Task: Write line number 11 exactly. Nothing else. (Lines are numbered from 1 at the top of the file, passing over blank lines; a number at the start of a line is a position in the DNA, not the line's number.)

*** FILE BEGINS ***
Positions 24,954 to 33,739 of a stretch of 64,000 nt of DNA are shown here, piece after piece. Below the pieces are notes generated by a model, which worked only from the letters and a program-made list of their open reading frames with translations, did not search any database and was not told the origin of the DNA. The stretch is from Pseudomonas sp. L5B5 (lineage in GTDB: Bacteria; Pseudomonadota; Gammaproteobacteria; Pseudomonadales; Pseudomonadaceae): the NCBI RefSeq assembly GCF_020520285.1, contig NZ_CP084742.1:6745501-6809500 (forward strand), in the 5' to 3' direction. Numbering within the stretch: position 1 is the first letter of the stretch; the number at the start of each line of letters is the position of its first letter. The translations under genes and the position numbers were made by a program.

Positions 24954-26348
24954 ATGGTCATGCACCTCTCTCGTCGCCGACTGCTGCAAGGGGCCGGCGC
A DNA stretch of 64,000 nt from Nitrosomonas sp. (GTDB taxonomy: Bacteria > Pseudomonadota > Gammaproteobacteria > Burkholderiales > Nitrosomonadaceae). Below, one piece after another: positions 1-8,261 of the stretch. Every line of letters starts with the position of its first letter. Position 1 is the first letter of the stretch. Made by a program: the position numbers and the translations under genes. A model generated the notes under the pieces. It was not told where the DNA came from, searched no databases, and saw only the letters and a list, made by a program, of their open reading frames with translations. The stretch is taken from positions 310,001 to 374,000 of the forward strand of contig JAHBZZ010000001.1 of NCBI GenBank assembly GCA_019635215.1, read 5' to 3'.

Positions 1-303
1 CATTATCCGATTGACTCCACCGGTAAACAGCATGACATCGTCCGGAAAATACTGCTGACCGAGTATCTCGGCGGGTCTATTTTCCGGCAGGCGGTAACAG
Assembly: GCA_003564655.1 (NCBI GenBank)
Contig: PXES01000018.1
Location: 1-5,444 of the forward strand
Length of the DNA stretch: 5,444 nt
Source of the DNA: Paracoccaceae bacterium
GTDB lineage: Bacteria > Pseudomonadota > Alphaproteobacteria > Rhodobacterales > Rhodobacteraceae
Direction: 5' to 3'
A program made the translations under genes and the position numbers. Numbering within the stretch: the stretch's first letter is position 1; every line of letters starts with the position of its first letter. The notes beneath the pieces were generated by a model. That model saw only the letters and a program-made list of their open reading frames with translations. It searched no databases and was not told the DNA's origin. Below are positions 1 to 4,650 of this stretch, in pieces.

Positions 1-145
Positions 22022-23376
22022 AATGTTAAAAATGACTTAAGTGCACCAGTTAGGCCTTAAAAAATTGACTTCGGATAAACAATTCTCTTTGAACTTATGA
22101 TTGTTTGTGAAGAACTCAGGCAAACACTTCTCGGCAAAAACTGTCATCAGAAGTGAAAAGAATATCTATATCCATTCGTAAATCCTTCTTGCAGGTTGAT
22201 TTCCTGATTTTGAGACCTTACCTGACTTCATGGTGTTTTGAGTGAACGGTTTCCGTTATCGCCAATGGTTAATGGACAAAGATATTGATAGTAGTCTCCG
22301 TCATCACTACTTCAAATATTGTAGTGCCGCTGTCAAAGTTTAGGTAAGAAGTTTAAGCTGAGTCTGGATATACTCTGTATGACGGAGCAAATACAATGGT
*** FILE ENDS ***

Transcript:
Source of the DNA: Paracoccaceae bacterium